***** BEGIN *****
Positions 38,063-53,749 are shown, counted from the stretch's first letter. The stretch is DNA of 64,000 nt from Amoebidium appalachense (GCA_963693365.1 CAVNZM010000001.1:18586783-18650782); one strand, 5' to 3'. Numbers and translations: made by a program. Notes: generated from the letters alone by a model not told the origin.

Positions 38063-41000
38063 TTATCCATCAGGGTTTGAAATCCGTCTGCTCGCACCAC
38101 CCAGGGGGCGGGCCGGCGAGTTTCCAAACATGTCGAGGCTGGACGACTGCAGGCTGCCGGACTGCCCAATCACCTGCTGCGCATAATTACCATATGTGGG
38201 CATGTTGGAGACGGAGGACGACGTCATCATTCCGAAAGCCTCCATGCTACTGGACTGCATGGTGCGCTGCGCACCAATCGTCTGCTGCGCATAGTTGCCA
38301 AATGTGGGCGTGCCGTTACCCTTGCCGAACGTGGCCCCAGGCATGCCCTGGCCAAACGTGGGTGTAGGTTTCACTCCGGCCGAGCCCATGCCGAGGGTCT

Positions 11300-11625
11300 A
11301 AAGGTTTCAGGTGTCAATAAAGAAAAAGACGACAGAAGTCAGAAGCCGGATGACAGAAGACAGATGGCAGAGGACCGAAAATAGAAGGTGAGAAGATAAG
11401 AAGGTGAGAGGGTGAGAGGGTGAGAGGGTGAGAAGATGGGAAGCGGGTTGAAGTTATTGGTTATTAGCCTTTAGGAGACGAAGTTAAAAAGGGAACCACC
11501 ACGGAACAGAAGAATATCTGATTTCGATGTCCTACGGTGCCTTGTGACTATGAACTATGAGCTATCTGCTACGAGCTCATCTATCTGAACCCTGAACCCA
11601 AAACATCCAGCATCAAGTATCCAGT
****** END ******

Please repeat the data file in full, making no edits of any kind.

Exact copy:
Positions 38,063-53,749 are shown, counted from the stretch's first letter. The stretch is DNA of 64,000 nt from Amoebidium appalachense (GCA_963693365.1 CAVNZM010000001.1:18586783-18650782); one strand, 5' to 3'. Numbers and translations: made by a program. Notes: generated from the letters alone by a model not told the origin.

Positions 38063-41000
38063 TTATCCATCAGGGTTTGAAATCCGTCTGCTCGCACCAC
38101 CCAGGGGGCGGGCCGGCGAGTTTCCAAACATGTCGAGGCTGGACGACTGCAGGCTGCCGGACTGCCCAATCACCTGCTGCGCATAATTACCATATGTGGG
38201 CATGTTGGAGACGGAGGACGACGTCATCATTCCGAAAGCCTCCATGCTACTGGACTGCATGGTGCGCTGCGCACCAATCGTCTGCTGCGCATAGTTGCCA
38301 AATGTGGGCGTGCCGTTACCCTTGCCGAACGTGGCCCCAGGCATGCCCTGGCCAAACGTGGGTGTAGGTTTCACTCCGGCCGAGCCCATGCCGAGGGTCT

Positions 11300-11625
11300 A
11301 AAGGTTTCAGGTGTCAATAAAGAAAAAGACGACAGAAGTCAGAAGCCGGATGACAGAAGACAGATGGCAGAGGACCGAAAATAGAAGGTGAGAAGATAAG
11401 AAGGTGAGAGGGTGAGAGGGTGAGAGGGTGAGAAGATGGGAAGCGGGTTGAAGTTATTGGTTATTAGCCTTTAGGAGACGAAGTTAAAAAGGGAACCACC
11501 ACGGAACAGAAGAATATCTGATTTCGATGTCCTACGGTGCCTTGTGACTATGAACTATGAGCTATCTGCTACGAGCTCATCTATCTGAACCCTGAACCCA
11601 AAACATCCAGCATCAAGTATCCAGT